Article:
Article from Building Science Corp., Dr. Joseph Lstiburek BSI-095, May 13, 2016
Buildings and cities age - as do humans. Sometimes we get better and sometime we do not. Some of us eat healthier and get more exercise. Some of us do not. Some of us look better as we get older. Some of us do not. So where am I going with this?
We all want to live longer and live better. I think we want our buildings to do the same. It is instructive to see how some cities and buildings handle this. Think New York, Paris, London, Prague...you get the idea.
Let me start out with a couple of observations based on being around a long time. What is aging our buildings are three things: water, heat and ultra violet radiation. Of the three, water is the worst. And the thing about water is that it is not how wet something gets, but does it dry after it gets wet. And the thing about drying is that it requires energy. And there is the rub. As we make our older buildings "more efficient" and "more comfortable" we reduce energy flow and they stay wet longer and that is a problem. So can we make older buildings more efficient and not have them age faster? Can we in fact have it all? Can we make them more efficient and have them last longer? Yes, but the approach will irritate some. Or do we end up screwing it up so badly that all we have done is euthanize them?
So we have been doing water control for a long time - both the rainwater kind and the ground water kind. What is the big deal? Well, the urgency of getting it right has changed. Huh? Uninsulated mass buildings could tolerate wetting because of their high drying potential. We had lots of time to get around to fix stuff. But not any more. We are insulating them - and insulating them with not just a little insulation but a lot. And when we do that and don't get the water control right we get ugliness Freeze-thaw big time. Yes, we are seeing more and more freeze-thaw. And now you know why. There is no such thing as a free thermodynamic lunch. There are consequences for reducing energy flow.
Are there consequences everywhere? Yes, but they are "worser" in some places than others. What do we know? Well for freeze-thaw problems you need cold and you need wet. Take Map of Hygrothermal Regions and look at the critical hygrothermal regions for freeze-thaw - cold and very cold climates since they get the most freezing cycles. Now take Map of Rainfall Exposure and look at the critical rain exposure regions for freeze-thaw - moderate rain exposure and higher. Now superimpose them (Freeze-Thaw Risk). That's where you absolutely have to intervene on the water control side before you insulate big time. If the stuff does not get wet it can go through infinite freeze-thaw cycles. It is hard to screw up a building in Edmonton - easy to screw it up in Chicago.
So let's say I have neat old building in New York (Neat Old Building) and I want to insulate it on the interior and not screw it up (Typical Interior Condition). What do I have to do? Easy, do the water control first. Then you have all kinds of options. If you don't do the water control don't insulate. If you don't do the water control and you insulate you are basically euthanizing your building.
So let's say I've convinced you to do the water control and you actually do it. What options do you have? One of the easiest and most robust is Robust Interior Insulation Approach - high-density spray polyurethane foam applied directly to the interior of the mass wall. This works in all climate zones. Now, lots of folks, some for good reasons, some bad reasons absolutely refuse to use high-density spray polyurethane foam. I get it. Whatever. So now what?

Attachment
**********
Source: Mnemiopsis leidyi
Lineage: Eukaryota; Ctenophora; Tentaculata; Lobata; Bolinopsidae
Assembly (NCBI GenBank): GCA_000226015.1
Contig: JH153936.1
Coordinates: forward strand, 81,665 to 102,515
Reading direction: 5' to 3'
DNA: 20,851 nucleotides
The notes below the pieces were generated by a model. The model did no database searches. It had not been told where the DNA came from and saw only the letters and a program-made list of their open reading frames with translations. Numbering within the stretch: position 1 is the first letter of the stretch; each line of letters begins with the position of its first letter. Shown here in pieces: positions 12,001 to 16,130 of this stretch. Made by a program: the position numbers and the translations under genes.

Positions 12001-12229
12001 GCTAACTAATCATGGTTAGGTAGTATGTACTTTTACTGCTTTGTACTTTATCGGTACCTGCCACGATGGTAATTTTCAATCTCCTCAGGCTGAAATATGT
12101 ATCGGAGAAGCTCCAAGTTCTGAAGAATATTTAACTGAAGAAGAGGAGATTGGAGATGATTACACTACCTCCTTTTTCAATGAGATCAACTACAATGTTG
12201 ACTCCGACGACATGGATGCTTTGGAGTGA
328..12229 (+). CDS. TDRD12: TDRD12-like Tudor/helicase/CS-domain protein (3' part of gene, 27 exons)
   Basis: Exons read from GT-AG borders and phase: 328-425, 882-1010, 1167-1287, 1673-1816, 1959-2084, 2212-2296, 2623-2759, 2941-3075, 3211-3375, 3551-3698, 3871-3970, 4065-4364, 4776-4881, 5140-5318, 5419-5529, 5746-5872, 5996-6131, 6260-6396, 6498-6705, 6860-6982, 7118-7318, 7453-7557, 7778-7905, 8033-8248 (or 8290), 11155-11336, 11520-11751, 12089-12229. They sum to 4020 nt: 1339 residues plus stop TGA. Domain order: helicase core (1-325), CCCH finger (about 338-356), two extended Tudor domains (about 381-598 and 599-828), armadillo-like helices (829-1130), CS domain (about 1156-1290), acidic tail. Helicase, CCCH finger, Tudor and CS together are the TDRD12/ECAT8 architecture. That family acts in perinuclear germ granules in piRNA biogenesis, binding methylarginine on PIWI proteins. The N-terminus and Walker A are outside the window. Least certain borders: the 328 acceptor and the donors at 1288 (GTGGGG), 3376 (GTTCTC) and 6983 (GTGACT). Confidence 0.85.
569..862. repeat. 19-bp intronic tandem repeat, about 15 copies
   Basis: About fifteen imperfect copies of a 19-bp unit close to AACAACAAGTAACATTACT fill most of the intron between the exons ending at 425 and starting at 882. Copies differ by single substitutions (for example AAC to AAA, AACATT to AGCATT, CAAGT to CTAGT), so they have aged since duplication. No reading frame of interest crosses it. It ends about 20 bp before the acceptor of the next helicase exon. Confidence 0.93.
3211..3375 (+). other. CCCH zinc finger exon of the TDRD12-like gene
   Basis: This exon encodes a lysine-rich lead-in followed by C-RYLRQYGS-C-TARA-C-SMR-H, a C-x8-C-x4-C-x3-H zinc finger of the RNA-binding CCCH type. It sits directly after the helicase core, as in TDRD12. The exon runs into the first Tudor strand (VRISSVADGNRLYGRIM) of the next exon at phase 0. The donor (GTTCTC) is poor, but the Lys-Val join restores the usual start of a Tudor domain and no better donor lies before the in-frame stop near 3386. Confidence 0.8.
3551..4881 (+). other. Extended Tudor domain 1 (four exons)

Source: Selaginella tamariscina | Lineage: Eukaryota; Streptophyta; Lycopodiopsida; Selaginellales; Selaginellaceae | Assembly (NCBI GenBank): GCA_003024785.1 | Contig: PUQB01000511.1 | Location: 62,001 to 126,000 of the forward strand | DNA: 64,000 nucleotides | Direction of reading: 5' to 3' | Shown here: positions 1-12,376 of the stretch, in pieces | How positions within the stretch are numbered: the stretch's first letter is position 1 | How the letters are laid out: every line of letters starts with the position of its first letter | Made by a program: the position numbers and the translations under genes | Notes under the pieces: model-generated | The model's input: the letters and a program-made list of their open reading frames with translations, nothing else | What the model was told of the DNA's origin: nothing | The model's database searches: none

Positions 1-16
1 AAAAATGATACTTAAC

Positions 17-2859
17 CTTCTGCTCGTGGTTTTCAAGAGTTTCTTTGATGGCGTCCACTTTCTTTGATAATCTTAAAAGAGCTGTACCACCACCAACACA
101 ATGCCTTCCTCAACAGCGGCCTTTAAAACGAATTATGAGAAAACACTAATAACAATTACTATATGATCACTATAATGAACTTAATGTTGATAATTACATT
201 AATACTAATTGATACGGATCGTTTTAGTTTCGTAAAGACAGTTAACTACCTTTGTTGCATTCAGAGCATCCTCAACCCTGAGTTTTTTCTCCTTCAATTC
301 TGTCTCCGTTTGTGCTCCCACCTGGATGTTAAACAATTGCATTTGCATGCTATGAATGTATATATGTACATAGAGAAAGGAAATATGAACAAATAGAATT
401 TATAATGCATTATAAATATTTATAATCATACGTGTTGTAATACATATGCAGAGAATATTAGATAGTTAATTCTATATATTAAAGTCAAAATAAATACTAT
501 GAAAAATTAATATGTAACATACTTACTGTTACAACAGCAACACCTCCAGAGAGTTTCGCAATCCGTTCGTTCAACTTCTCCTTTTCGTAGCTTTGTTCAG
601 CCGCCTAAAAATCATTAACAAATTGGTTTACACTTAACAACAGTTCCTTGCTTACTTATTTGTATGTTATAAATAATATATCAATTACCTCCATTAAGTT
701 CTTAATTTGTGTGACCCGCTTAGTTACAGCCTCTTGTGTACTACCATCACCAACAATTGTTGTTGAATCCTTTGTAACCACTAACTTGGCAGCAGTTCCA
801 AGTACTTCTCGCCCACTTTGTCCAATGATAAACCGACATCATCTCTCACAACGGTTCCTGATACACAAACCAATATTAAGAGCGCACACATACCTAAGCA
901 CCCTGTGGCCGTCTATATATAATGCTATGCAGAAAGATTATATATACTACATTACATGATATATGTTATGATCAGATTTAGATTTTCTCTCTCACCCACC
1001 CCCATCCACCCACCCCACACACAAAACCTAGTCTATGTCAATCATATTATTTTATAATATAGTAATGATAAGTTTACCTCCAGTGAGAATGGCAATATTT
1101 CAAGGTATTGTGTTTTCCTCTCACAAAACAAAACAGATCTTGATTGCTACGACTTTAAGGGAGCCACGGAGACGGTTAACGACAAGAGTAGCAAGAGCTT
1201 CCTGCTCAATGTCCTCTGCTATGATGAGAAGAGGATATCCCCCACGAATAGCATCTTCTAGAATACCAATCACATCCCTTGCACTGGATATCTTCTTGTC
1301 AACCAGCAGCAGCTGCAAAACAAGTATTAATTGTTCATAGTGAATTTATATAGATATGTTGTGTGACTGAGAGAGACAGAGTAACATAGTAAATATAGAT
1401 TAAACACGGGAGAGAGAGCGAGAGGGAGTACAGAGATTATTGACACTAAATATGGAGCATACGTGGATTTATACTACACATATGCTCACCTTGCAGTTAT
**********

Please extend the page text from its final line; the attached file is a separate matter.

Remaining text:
How about High-density Mineral Wool. Apply a cementitious rendering on the interior the mass wall and coat this rendering with a vapor semi-permeable fluid applied water control layer. The rendering fills in the big gaps allowing the fluid applied layer to be applied in a continuous fashion. Now, apply high-density mineral wool directly against the fluid applied water control layer. Done. Caveat - this is limited to climate zones 4 or lower. Bummer. The assembly is not airtight enough and vapor tight enough from the inside to work in colder climates - unless, unless the interior relative humidity is kept low during the coldest two months - less than 30 percent in climate zone 5 and less than 20 percent in climate zone 6 and in colder places forgeddaboudit.
We also have Cellulose or Fiberglass. Maybe you can get away without a cementitious rendering. Just stud out the wall - do not - absolutely do not stud out the wall with metal studs - now insulated the cavities with cellulose or fiberglass and call it a day. No caveat? Nope. Big caveat. Same caveat as for High-density Mineral Wool. Climate zones 4 or lower…or control the interior relative humidity.
Aw man, can't we do something else? Actually, yes. You can use a membrane "smart vapor barrier". You need to protect it - that's what the strapped wall horizontal framing does. And you have to be "fastidious" on the air sealing of the membrane. This gets tricky between floors and at punched openings - but it is doable. And here is the good part - no caveat climate zone wise. You can go to ugly cold places with this. Just remember the "fastidious" part. So why is the membrane called "smart"? Ah, it changes its vapor transmission based on relative humidity. Basically, it is vapor closed during the winter when the vapor drive is from the interior to the exterior. And it can become vapor open should the assembly need to dry to the interior if the cavity moisture levels rise.
Let me repeat once again-if you don't do the water control don't insulate. If you don't do the water control and you insulate you are basically euthanizing your building.